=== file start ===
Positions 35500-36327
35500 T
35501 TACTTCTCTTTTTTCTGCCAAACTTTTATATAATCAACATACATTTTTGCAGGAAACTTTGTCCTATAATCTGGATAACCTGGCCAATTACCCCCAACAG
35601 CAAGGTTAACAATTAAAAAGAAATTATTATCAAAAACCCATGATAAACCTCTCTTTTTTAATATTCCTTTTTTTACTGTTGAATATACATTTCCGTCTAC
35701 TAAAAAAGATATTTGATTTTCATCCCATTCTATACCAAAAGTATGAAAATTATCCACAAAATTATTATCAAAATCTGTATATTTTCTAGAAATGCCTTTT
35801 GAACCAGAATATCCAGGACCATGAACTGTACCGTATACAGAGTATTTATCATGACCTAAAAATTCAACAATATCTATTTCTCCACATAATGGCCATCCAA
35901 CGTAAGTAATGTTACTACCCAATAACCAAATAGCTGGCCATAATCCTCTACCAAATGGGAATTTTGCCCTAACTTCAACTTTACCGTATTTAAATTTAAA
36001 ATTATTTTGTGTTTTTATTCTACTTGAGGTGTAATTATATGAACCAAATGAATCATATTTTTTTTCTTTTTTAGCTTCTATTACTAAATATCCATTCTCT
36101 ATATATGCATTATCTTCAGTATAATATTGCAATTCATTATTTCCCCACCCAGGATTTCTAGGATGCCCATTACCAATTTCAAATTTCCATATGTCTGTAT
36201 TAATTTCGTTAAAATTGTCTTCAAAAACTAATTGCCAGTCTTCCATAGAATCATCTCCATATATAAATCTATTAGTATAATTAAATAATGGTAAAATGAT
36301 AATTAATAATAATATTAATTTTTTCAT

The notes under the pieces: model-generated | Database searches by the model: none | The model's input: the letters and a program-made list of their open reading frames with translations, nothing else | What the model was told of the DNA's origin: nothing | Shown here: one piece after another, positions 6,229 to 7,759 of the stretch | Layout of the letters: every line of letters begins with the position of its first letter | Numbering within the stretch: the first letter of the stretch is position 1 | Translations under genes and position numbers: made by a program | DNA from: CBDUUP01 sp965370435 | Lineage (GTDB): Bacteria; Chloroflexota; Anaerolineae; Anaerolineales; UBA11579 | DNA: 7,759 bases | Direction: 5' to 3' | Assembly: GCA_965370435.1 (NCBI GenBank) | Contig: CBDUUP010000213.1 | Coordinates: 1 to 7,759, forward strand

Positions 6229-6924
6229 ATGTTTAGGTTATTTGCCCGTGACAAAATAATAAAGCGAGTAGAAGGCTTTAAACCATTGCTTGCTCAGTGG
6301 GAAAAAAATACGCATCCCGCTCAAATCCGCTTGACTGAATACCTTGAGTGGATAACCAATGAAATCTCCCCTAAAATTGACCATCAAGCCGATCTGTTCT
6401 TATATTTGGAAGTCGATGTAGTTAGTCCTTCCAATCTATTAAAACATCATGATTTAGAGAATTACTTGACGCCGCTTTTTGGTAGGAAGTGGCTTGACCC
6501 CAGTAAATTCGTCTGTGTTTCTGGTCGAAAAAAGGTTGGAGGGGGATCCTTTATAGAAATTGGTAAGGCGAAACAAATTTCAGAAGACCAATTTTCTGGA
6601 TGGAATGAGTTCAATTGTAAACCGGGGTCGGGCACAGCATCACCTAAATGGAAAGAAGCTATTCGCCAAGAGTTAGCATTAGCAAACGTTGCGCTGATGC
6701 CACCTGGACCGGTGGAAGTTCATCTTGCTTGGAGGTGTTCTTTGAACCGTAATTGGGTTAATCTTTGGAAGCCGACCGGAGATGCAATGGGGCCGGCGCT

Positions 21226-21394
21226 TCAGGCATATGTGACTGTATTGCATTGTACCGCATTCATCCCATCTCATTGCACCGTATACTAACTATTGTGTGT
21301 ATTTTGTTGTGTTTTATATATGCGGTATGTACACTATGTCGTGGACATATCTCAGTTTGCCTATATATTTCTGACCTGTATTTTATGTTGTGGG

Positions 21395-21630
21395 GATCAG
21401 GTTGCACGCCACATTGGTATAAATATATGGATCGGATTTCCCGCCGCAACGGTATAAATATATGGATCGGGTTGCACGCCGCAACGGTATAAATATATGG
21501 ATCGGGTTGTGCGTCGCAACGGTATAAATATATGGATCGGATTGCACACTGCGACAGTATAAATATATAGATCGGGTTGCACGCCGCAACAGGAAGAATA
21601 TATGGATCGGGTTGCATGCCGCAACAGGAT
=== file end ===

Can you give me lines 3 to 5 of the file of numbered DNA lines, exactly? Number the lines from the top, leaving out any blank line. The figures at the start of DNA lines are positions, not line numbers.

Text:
35501 TACTTCTCTTTTTTCTGCCAAACTTTTATATAATCAACATACATTTTTGCAGGAAACTTTGTCCTATAATCTGGATAACCTGGCCAATTACCCCCAACAG
35601 CAAGGTTAACAATTAAAAAGAAATTATTATCAAAAACCCATGATAAACCTCTCTTTTTTAATATTCCTTTTTTTACTGTTGAATATACATTTCCGTCTAC
35701 TAAAAAAGATATTTGATTTTCATCCCATTCTATACCAAAAGTATGAAAATTATCCACAAAATTATTATCAAAATCTGTATATTTTCTAGAAATGCCTTTT